Obama decides to “accommodate” the Constitution

by Ryan Streeter on February 10, 2012. Follow Ryan on Twitter.

Unbelievable. The Obama administration’s decision to “compromise” on its recent rule requiring religious groups to buy health insurance in violation of conscience only makes the administration look worse.

First it was “balance.” Remember that’s how Health and Human Services Secretary Kathleen Sebelius described the January 20th rule, which was allegedly “balancing” religious freedom with the goal of access to preventative services.  Obama press secretary Jay Carney reiterated the language. Forget the Oath of Office and all that. It’s not the Constitution we care about; it’s “balancing” it with things we really want to do that matters.

Today, under the embarrassing backlash from the Catholic Church, liberal Catholic commentators, and even Rick Warren (who gave the invocation at Obama’s inauguration), the Obama team had the bright idea to pretend to change the original rule without really changing it, hoping the American people are as ignorant as everyone in the White House knows they are and thus unlikely to notice.

The modified rule, as Yuval Levin points out, does nothing materially different than the original rule. It requires religious groups to choose between providing their employees with insurance that violates conscience or denying their employees coverage and paying a fine as a result.

Here’s how the White House decided to blog its announcement today:

Today, President Obama announced a policy that will accommodate religious freedom while making sure that women have access to preventive health care, including contraception, at no additional cost, no matter where they work.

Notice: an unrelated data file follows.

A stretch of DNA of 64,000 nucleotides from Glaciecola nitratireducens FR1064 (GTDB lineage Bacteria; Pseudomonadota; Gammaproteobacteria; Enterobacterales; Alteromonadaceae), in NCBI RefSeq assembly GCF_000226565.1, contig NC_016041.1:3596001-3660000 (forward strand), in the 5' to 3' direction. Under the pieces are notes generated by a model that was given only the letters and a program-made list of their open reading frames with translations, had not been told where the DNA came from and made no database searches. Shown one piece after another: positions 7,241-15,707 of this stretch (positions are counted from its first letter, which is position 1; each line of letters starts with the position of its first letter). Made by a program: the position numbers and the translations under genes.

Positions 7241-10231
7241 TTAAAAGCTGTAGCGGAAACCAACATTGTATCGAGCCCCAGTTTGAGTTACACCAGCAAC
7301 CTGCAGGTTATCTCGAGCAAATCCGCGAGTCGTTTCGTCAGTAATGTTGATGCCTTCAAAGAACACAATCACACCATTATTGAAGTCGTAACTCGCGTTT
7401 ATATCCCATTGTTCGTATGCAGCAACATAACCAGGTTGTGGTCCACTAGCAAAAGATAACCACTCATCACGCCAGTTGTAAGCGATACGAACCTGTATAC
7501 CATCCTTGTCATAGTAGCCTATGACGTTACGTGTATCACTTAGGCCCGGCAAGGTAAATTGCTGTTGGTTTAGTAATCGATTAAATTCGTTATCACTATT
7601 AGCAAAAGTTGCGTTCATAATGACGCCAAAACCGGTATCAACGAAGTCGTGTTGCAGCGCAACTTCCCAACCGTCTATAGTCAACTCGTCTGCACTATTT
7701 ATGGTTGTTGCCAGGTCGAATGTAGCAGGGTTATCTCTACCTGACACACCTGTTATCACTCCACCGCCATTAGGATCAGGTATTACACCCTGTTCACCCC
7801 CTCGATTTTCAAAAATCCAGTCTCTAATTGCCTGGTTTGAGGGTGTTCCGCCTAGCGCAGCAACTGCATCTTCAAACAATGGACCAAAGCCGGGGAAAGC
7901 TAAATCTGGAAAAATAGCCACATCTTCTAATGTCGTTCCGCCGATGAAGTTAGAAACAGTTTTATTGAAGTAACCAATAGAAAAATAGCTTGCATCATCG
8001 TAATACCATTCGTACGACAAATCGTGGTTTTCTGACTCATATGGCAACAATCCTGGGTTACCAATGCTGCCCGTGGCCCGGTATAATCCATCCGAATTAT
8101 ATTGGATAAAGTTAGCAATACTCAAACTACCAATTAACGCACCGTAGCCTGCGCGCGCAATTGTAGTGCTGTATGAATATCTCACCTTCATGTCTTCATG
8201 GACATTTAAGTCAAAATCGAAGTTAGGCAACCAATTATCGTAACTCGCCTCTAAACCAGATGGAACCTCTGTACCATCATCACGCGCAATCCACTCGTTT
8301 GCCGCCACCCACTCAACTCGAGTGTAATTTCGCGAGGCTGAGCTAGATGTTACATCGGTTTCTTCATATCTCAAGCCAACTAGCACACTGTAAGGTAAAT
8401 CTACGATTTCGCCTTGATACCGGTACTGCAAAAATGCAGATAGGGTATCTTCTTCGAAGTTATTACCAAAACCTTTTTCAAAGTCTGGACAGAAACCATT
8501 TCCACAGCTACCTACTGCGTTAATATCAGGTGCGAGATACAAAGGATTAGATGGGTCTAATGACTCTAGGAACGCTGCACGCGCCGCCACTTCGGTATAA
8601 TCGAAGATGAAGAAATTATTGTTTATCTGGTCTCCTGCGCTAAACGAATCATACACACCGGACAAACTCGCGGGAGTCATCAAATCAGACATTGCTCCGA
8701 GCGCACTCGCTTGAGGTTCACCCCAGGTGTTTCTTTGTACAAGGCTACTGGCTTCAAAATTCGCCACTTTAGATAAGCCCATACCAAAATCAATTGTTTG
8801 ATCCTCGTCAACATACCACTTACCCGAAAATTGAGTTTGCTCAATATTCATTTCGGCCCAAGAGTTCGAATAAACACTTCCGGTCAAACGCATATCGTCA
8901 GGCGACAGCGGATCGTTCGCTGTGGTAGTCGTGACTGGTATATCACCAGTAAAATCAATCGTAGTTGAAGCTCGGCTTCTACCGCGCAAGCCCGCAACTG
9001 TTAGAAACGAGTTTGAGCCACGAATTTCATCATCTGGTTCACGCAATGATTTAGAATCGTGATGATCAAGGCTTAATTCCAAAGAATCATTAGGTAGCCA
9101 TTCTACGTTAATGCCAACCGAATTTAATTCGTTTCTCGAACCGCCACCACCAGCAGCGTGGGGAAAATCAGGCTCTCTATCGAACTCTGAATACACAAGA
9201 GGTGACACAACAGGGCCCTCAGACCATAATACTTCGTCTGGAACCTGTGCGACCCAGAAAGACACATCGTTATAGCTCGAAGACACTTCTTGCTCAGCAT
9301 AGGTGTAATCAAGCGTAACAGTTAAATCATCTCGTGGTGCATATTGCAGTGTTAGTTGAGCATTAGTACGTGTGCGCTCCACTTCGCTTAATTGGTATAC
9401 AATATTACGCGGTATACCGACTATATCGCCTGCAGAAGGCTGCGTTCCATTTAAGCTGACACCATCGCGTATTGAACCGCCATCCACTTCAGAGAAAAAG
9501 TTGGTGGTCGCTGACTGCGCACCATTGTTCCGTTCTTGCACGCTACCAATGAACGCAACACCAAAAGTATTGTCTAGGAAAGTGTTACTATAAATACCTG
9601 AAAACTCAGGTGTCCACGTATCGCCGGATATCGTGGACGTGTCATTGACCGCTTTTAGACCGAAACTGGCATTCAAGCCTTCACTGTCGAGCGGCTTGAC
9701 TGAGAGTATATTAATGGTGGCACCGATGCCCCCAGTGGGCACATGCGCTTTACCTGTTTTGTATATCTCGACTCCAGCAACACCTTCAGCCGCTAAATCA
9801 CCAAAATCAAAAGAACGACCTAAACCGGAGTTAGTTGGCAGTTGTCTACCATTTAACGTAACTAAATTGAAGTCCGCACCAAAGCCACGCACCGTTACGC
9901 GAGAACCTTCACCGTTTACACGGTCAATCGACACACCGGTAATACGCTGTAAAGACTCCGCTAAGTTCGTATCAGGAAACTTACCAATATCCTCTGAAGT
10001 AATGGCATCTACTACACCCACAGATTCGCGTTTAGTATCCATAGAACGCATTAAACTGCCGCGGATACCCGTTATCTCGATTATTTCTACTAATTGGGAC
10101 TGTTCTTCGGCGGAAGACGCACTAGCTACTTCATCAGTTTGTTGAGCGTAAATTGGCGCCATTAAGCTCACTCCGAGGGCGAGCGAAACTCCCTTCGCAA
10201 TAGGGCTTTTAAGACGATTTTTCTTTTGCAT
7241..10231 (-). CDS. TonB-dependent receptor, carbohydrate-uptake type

Two things immediately jump out:

(1) The President, who takes an oath of office to “preserve, protect, and defend the Constitution of the United States,” has decided today he will “accommodate” the Constitution. Not sure if anyone in the counsel’s office there in the White House noticed, but the first part of the Bill of Rights, otherwise known as the First Amendment, protects religious liberty and is backed by a long and sophisticated case law. You don’t “accommodate religious freedom.” You preserve, protect, and defend it. It’s part of the Constitution.

(2) The “no matter where they work” is an obvious allusion to faith-based organizations. This is basically a way of saying: okay you whiners, we’ll change the wording and force you to pay for the services anyway.

There’s a saying, “The harder you try, the dumber you look.” That fits the Obama team right about now. Their “accommodation” is worse than the original rule in that it changes nothing materially, and it makes them look even more cynical in the process.